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Jan 19, 2009 07:27 PM

Gagnaire dress code for lunch?

Hello all. Will be in Paris soon and hope to try some new places for lunch. I haven't spent a ton of time there, and have not yet gotten a completely accurate sense for how the French dress for restaurants. I currently have a reservation for Pierre Gagnaire for lunch, but it occurs to me that since I will be traveling light, it might not work, as I don't plan to pack a suit. Any input from folks who have been?

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  1. Tie not necessary nor suit, but have been there with just black turtleneck and turtleneck with sport coat, felt more comfortable with the latter.

    2 Replies
    1. re: Delucacheesemonger

      I am from a different school. Although not necessary, I believe that at the very least, a sport coat and tie is appropriate dress at any three star restaurant whether eating lunch or dinner. I do suits at three star restaurants such as Pierre Gagnaire and sport jacket and tie at two star restaurants. As a single dinner, I feel more comfortable if I am more formally dressed in Paris.

      1. re: sethd

        We saw plenty of jackets, no ties. We were there for dinner.

    2. went to PG for lunch and was the only one in a suit. few jackets, for that matter, so i wouldnt worry about it. easily the most casual 3-star i've been to

      3 Replies
      1. re: kfontaine27

        Hmmm. Stick with a sport coat...I would love to know how the other chows meals have been at PG...I still can't believe that we had the most disappointing meal there, IMO it is not worth what we spent in there!

        1. re: emn76

          It is in general a mistake to think that one does not take a risk when he gos out for to eat. Just like theater or opera, a night at the restaurant, no matter how good and how well rated,always is a gamble.

          But when it comes to Gagnaire, this is a gamble where the odds are against you. I played seven times and never won. That said, when you win, the jackpot is big.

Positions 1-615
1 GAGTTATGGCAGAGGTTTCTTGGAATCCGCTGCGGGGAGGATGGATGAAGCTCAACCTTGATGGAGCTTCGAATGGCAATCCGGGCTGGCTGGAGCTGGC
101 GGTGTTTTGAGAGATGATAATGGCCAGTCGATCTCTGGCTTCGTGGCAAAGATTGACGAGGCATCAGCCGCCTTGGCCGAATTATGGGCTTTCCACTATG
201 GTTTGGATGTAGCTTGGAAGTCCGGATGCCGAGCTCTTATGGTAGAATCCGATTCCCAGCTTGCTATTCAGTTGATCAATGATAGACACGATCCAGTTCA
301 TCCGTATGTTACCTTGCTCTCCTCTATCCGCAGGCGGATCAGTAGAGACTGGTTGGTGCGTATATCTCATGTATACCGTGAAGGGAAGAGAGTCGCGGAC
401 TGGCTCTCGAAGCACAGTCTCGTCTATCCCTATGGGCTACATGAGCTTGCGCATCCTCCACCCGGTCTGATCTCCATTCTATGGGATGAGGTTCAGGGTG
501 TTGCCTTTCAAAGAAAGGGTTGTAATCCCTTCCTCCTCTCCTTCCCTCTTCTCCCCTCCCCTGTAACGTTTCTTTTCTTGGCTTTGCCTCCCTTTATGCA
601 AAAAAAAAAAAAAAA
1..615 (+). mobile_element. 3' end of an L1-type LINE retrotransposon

Dress code: as almost everywhere, there's none but sneakers and track suits are inappropriate and will make you feel out of place.

          1. re: emn76

            Ate at Gagnaire both in St Etienne and in Paris many years later. Felt good and wonderful time, but not in the level of some other three stars l have been to as with Maison de Bricourt, Robuchon Jamin, Troisgros, and Michel Bras.

        2. I'm speaking from a female point of view, but as someone who is involved in what my SO and other male friends wear. It sounds like you have been to Paris before so you must have seen that more formal rather than more casual is the direction.

          I think it's a lot about fabrics, an overall style and how comfortable one is wearing the clothes. I personally think that thin wool sweaters -- turtleneck, mock turtleneck, crew neck -- paired with a thin wool suit in a fairly monochromatic palette looks both elegant, AND is easier to travel with than a lot of bulkier sport clothes options.

          Some of my friends do the following sort of scenario: wear the suit jacket on the plane or train , and hang it up during the journey, sometimes wearing a more casual pair of pants. The suit pants if not worn on the journey, roll up or lay flat protected by a dry cleaner's bag, and arrive ready to wear.

          In my experience, one is typically treated in a different and better way going with this kind of strategy. Most of my male friends ar e more comfortable with this than a dress shirt and tie, because they don't wear ties that often. And I know it's not traditional, but I think nice quality thin sweater with jackets can look as well if not better than the ill-fitting or uncomfortable looking dress shirt and tie.

          My two centimes...